History of a Ceremonial Mace
A mace is used in academic and ecclesiastical processions as a symbol of authority.
In the sessions of the British House of Commons, the mace is placed on the treasury table.
The U.S. House of Representatives places it to the right of the speaker.

Ceremonial Mace

Baldwin Wallace will symbolically mark its transition from a college to a university as its current ceremonial mace is retired and a new one is commissioned. The current mace will be put in a place of honor in the Historian's House.

The ceremonial mace, which is carried in academic processions, is a symbol of academic authority and a part of Baldwin Wallace history. During formal ceremonies, the BW mace is carried by the senior member of the faculty.

Existing Mace: A Gift from BW's Fifth President

A gift in 1981 from retiring president Alfred Bryan Bonds, Jr., the existing BW mace was designed by Dr. Bonds. The staff itself was turned from walnut by James W. Wehe, a Baldwin Wallace Buildings and Grounds employee. The sterling silver head, bearing the BW seal, was created by art professor Roberta Williamson. The silver bands at the top of the staff give the dates of the founding of Baldwin Institute (1845), Baldwin University (1855), German Wallace College (1863), and the merger of the schools to form Baldwin-Wallace College in 1913.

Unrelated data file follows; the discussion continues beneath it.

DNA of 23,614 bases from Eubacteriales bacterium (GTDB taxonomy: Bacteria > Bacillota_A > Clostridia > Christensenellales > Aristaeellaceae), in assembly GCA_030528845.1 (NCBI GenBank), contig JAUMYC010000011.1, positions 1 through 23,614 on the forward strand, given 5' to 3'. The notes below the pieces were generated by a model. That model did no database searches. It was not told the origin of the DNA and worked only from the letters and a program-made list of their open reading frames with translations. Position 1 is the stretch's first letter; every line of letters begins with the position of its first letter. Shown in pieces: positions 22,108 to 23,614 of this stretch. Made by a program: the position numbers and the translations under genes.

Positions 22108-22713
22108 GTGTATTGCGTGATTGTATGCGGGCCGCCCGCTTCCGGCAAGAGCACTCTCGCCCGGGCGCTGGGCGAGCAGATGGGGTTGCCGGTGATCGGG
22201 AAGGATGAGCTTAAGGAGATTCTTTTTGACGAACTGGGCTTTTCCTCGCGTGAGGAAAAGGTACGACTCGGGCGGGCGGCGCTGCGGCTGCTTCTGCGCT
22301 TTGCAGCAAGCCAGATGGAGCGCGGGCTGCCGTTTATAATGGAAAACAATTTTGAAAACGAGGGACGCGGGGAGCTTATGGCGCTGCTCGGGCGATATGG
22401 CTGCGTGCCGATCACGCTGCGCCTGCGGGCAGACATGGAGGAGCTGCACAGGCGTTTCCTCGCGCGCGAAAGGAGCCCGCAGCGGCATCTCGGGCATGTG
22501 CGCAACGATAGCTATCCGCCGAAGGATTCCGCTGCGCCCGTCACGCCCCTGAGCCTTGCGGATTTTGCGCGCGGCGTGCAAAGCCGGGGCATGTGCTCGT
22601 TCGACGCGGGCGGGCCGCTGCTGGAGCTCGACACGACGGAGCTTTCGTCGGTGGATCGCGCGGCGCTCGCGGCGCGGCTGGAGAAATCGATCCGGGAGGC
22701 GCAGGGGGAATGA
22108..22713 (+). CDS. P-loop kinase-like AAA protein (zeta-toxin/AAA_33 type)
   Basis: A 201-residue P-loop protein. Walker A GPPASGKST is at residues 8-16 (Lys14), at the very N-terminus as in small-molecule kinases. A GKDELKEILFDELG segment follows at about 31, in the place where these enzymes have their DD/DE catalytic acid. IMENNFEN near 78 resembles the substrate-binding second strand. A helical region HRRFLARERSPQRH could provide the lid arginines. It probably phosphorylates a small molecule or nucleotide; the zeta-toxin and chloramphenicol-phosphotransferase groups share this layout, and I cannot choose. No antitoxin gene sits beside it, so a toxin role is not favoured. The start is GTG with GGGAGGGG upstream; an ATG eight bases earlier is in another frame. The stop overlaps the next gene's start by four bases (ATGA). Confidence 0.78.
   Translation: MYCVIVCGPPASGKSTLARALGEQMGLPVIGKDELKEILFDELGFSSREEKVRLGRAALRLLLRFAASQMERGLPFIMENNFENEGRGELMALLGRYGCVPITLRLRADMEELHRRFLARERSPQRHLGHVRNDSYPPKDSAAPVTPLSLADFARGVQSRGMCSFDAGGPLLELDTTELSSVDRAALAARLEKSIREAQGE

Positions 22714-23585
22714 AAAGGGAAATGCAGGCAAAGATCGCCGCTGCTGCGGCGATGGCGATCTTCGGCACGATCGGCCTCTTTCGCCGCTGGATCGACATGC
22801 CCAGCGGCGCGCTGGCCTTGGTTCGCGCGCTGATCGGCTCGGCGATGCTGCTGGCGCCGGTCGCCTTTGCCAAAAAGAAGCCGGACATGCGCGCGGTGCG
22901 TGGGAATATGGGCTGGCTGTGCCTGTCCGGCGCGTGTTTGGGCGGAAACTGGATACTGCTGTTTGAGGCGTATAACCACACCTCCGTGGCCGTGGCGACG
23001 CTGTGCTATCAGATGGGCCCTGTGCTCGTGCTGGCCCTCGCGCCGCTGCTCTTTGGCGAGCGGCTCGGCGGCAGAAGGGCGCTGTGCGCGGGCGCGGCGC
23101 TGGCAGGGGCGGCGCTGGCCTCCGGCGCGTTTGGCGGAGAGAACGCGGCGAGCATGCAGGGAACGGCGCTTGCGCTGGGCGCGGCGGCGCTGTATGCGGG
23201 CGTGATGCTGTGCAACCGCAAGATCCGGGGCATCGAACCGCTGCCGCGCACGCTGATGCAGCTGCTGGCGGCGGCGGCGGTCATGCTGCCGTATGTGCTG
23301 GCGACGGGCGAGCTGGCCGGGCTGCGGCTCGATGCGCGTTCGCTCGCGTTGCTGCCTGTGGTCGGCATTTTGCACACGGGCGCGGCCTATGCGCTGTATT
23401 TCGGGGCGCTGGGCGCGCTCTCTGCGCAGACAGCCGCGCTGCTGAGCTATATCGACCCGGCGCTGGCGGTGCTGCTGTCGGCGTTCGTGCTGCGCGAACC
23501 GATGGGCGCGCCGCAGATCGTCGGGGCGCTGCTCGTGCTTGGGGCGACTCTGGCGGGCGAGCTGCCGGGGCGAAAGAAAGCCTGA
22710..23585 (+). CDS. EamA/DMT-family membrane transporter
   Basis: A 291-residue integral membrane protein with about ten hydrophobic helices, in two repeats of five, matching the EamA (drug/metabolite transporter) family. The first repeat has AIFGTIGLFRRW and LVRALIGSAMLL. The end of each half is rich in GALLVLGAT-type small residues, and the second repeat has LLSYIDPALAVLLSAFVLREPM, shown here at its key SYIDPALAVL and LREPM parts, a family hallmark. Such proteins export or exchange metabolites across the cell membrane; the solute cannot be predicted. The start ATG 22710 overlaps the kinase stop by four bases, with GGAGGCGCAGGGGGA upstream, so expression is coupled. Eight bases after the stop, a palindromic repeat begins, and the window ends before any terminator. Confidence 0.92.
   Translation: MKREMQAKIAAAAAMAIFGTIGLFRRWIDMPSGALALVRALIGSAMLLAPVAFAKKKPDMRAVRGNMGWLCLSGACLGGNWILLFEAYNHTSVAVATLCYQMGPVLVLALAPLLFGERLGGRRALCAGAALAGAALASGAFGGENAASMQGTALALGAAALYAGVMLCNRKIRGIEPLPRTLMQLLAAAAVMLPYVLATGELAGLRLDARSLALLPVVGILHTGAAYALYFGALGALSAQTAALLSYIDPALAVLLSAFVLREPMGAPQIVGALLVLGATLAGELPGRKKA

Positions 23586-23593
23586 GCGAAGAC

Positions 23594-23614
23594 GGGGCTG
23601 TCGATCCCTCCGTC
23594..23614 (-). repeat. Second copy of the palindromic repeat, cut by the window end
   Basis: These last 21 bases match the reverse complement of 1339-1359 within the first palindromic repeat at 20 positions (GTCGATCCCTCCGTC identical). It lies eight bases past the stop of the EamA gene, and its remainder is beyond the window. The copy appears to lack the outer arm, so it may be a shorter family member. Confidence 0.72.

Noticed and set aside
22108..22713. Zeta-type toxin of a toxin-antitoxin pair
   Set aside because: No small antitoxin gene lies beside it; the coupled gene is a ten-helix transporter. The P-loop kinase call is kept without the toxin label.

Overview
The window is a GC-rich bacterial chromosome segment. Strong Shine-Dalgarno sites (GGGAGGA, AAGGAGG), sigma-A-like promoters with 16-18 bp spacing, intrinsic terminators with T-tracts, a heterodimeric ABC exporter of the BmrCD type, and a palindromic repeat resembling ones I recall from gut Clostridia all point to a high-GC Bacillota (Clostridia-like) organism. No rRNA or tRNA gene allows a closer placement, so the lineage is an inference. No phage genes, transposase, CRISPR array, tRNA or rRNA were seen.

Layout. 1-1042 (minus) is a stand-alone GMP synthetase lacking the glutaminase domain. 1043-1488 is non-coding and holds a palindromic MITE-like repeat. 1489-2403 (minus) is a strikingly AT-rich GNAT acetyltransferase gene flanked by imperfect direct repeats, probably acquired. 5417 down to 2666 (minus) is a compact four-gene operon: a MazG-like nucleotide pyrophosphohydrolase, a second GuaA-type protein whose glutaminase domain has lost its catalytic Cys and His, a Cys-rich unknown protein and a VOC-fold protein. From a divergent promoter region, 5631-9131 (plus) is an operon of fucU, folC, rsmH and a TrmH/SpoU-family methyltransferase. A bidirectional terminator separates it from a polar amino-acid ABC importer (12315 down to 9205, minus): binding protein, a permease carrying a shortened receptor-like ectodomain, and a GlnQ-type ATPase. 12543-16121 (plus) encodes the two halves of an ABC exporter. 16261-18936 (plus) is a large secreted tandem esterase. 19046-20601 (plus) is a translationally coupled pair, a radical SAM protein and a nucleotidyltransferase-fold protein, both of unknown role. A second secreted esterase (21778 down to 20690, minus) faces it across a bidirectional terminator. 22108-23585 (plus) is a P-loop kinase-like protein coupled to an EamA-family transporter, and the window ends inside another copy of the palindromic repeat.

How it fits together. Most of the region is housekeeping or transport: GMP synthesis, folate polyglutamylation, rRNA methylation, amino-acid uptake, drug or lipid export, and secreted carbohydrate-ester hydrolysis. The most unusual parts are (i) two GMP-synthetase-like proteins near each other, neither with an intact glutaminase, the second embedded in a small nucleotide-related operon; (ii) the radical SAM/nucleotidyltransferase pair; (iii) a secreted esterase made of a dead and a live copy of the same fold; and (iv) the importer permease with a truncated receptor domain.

New Mace: Symbolic Transition of BW History

The new mace, which is brown and gold to reflect institutional colors, is made of walnut with two bronze medals and five brass rings for accent. Rich in color and design, it is 42.5 inches tall and includes the BW seal and five brass rings signifying important dates in Baldwin Wallace history: founding of Baldwin Institute, transition to Baldwin University, founding of German Wallace College, merger of the two institutions to form Baldwin-Wallace College, and change to Baldwin Wallace University in 2012. 

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